The device may alternatively be made of a metallic material. Examples of suitable metallic materials include stainless steel, spring steel, memory shape metals (such as nitinol), titanium, and metal alloys of any kind not limited to the aforementioned. Furthermore, the configuration of the metal device may be solid, braided or woven.
The device may alternatively be made of carbon fiber composites coated with any of the prior cited polymeric materials or of metal fibers coated with polymeric materials. The device may be completely or partially coated with polymeric materials. The apparatus may also be comprised of metal substrates coated with polymer which is in turn coated with natural materials.
Referring now to the Figures, FIG. 1 is a sectional view of a human heart showing defects in septal tissue, a typical atrial septal defect (ASD) 6 and a typical ventricular septal defect (VSD) 6′, prior to closure. The defects are shown together for illustrative purposes only, not as a depiction of multiple septal defects. However, multiple defects may be present. Apparent in the figure are left ventricle 50, left atrium 56, right ventricle 58, right atrium 60, mitral valve 54, tricuspid valve 66, inferior vena cava 62 and superior vena cava 64.
As shown in FIG. 2, the catheter delivered device, shown generally at 10, comprises a cylindrical shaft 12 having a proximal end 14, a distal end 16, and a central portion 18. Cylindrical shaft 12 has parallel cuts 20 therethrough, which as shown in FIGS. 3-5, create support struts 22. The cuts could also be helical or serpentine. The struts could be covered by a cloth or other covering.
As shown in FIGS. 2-4, 5 a and 5 b, hinge point 24 of support struts 22 move radially away from the axis of the device in a hinge like fashion in response to the movement of proximal and distal ends 14, 16 toward the central portion 18 of the device 10. The hinge point 24 could be formed in a variety of ways. It could be a mechanical hinge, a thinned section created by chemical etching, mechanical denting, grinding, heat forming or machining, a weakened section created by micro cuts, tapered grooves (20), chemical treatment, or any other process which will cause a preferential stress point.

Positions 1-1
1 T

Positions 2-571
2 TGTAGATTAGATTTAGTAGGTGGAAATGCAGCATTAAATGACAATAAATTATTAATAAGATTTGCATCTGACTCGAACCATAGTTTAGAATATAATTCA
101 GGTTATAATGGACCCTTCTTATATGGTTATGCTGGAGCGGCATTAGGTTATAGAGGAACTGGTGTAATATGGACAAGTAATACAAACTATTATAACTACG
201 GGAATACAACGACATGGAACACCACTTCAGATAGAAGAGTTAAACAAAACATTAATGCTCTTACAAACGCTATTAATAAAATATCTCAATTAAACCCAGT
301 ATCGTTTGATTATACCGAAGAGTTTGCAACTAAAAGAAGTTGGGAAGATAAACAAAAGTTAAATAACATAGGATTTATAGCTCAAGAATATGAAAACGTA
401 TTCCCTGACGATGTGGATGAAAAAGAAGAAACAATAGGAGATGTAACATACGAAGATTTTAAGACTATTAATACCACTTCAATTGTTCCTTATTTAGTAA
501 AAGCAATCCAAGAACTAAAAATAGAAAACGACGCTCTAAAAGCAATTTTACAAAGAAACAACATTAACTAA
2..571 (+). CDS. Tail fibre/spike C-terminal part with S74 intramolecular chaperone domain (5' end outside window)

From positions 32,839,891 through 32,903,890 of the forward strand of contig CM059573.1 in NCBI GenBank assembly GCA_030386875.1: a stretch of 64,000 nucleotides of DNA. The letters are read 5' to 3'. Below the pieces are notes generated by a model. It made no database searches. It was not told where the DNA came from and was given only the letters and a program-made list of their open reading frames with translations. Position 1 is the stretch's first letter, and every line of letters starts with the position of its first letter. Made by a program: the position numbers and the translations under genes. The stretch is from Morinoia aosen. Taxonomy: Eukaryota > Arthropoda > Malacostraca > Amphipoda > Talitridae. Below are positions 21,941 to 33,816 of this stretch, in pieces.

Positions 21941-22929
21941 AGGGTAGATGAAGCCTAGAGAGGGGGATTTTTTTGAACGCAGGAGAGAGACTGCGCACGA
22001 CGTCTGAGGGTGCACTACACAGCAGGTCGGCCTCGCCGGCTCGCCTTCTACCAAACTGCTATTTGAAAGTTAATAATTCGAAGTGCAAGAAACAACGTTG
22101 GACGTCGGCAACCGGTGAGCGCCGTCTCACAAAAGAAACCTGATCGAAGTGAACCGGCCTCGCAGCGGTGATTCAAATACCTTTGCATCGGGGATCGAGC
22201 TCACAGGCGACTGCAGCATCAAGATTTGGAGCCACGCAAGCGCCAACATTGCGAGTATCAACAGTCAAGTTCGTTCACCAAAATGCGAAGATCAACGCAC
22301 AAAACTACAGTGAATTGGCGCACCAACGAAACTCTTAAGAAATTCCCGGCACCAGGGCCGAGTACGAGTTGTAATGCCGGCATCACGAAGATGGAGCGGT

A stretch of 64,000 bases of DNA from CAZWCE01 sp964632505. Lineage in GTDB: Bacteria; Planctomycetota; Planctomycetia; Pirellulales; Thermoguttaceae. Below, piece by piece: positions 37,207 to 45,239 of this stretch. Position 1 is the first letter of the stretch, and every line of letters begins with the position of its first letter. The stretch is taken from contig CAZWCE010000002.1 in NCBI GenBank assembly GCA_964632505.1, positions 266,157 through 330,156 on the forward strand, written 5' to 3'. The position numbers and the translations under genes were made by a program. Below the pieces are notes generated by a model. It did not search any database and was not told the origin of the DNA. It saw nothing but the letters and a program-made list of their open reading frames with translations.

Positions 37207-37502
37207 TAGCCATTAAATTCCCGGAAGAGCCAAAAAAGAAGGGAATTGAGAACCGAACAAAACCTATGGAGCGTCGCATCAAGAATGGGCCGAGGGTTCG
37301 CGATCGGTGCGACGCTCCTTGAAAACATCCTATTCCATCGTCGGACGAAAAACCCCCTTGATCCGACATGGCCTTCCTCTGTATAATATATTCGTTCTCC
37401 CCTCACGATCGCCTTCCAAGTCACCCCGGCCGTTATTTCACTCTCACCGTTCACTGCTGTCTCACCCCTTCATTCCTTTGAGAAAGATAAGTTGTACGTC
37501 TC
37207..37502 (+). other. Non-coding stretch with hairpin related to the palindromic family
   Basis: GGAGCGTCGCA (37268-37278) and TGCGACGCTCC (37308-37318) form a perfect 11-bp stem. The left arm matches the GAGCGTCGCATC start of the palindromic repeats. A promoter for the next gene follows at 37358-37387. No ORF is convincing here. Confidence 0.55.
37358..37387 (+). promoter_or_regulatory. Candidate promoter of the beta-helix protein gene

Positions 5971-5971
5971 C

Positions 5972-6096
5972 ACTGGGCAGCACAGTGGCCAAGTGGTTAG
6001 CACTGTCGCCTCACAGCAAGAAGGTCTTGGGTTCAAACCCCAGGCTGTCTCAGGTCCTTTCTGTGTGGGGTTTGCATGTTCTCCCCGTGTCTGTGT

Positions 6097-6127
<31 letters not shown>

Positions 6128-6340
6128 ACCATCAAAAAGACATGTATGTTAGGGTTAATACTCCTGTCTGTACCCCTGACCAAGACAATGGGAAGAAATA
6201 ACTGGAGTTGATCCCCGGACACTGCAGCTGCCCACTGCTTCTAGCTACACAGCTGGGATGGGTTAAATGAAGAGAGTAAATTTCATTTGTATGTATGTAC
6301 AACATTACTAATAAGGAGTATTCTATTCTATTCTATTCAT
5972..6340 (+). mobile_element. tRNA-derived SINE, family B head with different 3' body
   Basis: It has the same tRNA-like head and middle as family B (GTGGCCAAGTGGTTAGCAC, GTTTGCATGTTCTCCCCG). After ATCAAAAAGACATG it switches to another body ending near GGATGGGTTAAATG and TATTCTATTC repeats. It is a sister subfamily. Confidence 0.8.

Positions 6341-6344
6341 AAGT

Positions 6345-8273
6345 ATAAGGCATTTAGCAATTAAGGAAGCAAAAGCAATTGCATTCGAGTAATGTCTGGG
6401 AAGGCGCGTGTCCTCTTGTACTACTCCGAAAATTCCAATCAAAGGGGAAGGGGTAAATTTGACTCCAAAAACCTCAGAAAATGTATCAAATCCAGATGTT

As shown in FIGS. 4, 5 a and 5 b, the device will assume a plug like formation when in place, whereby device 10 will span both sides of the septal defect. Device 10 will be anchored to the tissue of the septal defect by the physical interaction such as pressure from struts 22. The septal defect closure device may further comprise a plurality of tissue hooks located thereon to anchor the device in place in the septal defect.
The delivery and placement of device 10 in a septal defect is illustrated in FIGS. 5a and 5 b, which depict placement of the device and removal of delivery catheter 40. Like FIG. 1, FIG. 5a and 5 b depict defects 6,6′ of both atrial septal tissue and ventricular septal tissue, respectively.
The route by which the cardiac defects are accessed via catheter are described as follows. An ASD or VSD may be accessed from the arterial circuit, as shown in FIG. 5a. The catheter/device is introduced into the arterial vascular system and guided up the descending thoracic and/or abdominal aorta. The device may then be advanced into the left ventricle (LV) 50 through the aortic outflow tract. Once in LV 50, the device may be deployed in VSD 6′. Alternatively, once in LV 50, the device may be directed up through mitral valve 54 and into the left atrium (LA) 56. When the device is in LA 56, it may be directed into ASD 6 and installed. In FIG. 5b, device 10 is shown already in place in ASD 6 with catheter/delivery means 40 in the process of being withdrawn. Device 10′ is shown being placed in VSD 6′. Device 10′ is delivered to the area of septal defect 6′ by catheter 40 and inserted in place, centered in septal defect 6′ as shown in FIG. 5a. Device 10′ may be either pulled or pushed out of catheter 40′ and installed in a manner set forth more fully hereinbelow. After installation, device 10′ will assume its preform shape in a narrow center portion with enlarged ends. Device 10 is shown in place closing off atrial septal defect 6, as catheter delivery means 40 is being withdrawn.
Alternatively, an ASD or VSD may be accessed from the venous circuit, as shown in FIG. 5b. The catheter/device may be introduced into the venous system, advanced into Inferior Vena Cava (IVC) 62 or Superior Vera Cava (SVC) 64 and guided into the right atrium (RA) 60. The device may then be directed into ASD 6.
Alternatively, once in RA 60, device 10 may be advanced through tricuspid valve 66 into the right ventricle (RV) 58 and directed into VSD 6′ and installed. In FIG. 5b, device 10 is shown being placed in ASD 6. Device 10′ is shown already in place in VSD 6′ with catheter 40′ in the process of being withdrawn. Device 10 is delivered to the area of septal defect 6 by catheter 40 and inserted in place, centered in septal defect 6 as shown in FIG. 5b. Device 10 is shown in place closing off ventricular septal defect 6′, as catheter delivery means 40′ is being withdrawn.